After four days of hiking, eating, and exploring, we packed up and bid farewell to the town, the roosters, the food, and the dogs of Guanajuato. I spent the last day working on Nacho, trying to fix the brakes and the vibrations. As we hit the road we had our fingers crossed. Once we escaped the winding streets and made our way back onto the mountain roads, the vibration returned, and the brakes continued to shake. Yep, sounds about right. Something to do in San Miguel de Allende.
I owned an 80′ Westy. The ‘modern chassis and body, but with the air cooled 2 liter. That was a great and tragically slow experience in general, that I loved it until I crashed it. Prior to the wreck, as I glanced over the owners manual, I read the helpful driving tips where it was suggested that if you cannot make it up a hill in first gear, go back down, turn around, and drive up in reverse.
Comment by Gnome on February 8, 2012 at 8:45 pm
Did you loose a balancing weight off of the wheel? That could cause vibrations at certain speeds and could get worse as you drive faster….I had snow on one side of my wheel once and it was enough to throw it out of balance. Best of luck, Jeff
Comment by Jeff Mihalek on February 8, 2012 at 9:09 pm
Love the photo’s!
Comment by Tony Stahl on February 8, 2012 at 9:33 pm
I suppose you’ve already considered badly warped rotors. Once had a Civic where they warped so badly it translated into a vibration even when not braking. Another possibility is slipped belts in one or several tires. Steel-belted radials are esp. prone to this if driven long distances on hot pavement. The problem isn’t visible, but shows up when you try to balance the tires. It feels very much like driving on a flat tire. Don’t think it would impact braking, though.
Comment by Cindy & Harper Johnson on February 8, 2012 at 10:36 pm
If the problem only occurs once the brakes are applied, you can be sure the problem is in the rotors. I am sure that since the van weighs so much now, the brakes are under rated for the load. This leads to a very serious problem by over heating the rotors. The best fix for this given the conditions, is cross-drilled or slotted rotors. This helps keep the rotors cool, thus preventing overheating and warpage. See what you can come up with.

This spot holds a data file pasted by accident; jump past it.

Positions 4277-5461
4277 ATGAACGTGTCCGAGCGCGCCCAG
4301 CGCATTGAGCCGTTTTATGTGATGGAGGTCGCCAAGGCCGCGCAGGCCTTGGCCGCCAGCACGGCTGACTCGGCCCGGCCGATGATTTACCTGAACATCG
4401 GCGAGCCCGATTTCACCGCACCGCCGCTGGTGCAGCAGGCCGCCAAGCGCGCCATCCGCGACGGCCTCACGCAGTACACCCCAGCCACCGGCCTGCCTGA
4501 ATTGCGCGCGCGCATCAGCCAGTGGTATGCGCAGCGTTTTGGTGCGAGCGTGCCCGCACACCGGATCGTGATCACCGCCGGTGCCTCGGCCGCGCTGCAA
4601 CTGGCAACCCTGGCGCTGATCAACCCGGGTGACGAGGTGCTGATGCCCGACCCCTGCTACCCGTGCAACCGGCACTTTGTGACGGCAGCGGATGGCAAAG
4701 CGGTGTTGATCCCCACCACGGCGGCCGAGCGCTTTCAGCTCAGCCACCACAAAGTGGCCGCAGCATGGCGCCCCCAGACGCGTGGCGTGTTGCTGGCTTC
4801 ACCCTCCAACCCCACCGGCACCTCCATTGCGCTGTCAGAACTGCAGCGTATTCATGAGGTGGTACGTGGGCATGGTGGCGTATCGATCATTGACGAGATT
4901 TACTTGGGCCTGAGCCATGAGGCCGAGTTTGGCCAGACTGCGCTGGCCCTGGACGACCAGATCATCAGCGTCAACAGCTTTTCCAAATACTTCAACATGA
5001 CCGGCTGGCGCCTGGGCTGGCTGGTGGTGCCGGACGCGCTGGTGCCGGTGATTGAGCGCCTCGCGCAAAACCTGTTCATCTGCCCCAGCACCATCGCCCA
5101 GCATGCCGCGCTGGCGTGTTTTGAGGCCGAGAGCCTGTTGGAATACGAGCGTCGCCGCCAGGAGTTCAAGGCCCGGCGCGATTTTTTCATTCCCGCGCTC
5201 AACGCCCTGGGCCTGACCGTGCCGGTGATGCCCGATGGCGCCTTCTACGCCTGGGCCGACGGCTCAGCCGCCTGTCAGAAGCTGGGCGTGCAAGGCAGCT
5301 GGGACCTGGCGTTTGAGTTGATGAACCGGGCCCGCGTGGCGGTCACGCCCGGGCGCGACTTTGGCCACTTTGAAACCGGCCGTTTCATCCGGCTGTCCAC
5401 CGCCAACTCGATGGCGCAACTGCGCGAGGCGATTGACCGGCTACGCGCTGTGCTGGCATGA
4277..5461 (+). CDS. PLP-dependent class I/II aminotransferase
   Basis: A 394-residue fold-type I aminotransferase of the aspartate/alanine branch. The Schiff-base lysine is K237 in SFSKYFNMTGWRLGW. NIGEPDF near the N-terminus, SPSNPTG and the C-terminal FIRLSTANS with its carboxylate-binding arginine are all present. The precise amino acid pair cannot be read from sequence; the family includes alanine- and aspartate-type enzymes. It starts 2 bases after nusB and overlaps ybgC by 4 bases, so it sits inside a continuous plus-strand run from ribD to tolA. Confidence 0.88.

Comment by kurt on February 9, 2012 at 12:15 am
Troubleshooters: Here’s what I came up with for my troubleshooting. Not sure it’s a warped disc due to some of the points below. Let me know if any of this tips off an answer in your minds. We will fix this before we leave San Miguel. Here’s my troubleshooting results:
The vibration is high frequency, giving a sound like very heavy tire tread on smooth pavement. You can feel the vibrations in your seat, and the sound reverberates throughout the van, which makes it sound like an airplane motor (but not as loud).
The vibration becomes noticeable at about 20mph, is the worst at 45mph, and gets less severe over 55mph.
The vibration sound began at the same time as the vibration felt in the brake pedal, indicating that they’re probably coming from the same place.
Braking causes the sound to increase in volume.
The vibration does not vary with engine speed, so it’s not coming from the engine.
At high speed (40mph+), sharp turns to the right (unweighting right wheels) makes the sound stop completely. Turning left does not change the sound.
When I pull the e-brake while driving, the vibration does not transmit to the e-brake handle. This indicated that the vibration is coming from the front wheels. Given the above point about cornering at speed, I deduce that the vibration is likely coming from the right front wheel.
I had the front wheels off while in Guanajuato to feel the bearings. Spinning the wheel didn’t seem to make a grinding noise or anything. The front disc pads lightly touch the rotors at all times (is that bad?) and seemed smooth all the way around. No pulsing (also ran a finger over disc surface and felt no gross warpage). Pulling from side to side on the right front induced some play, which I could see was coming from the steering gear (where tie rod connects). The left wheel didn’t have as much play. However, the fact that turning the wheel doesn’t affect the sound, and that it stops only when turning to the right, makes me think that the vibration likely is NOT coming from the steering rack.
Comment by Brad on February 9, 2012 at 12:23 am
Sounds like a tire with a tread separation, check them for roundness…
Comment by KEN on February 9, 2012 at 12:54 am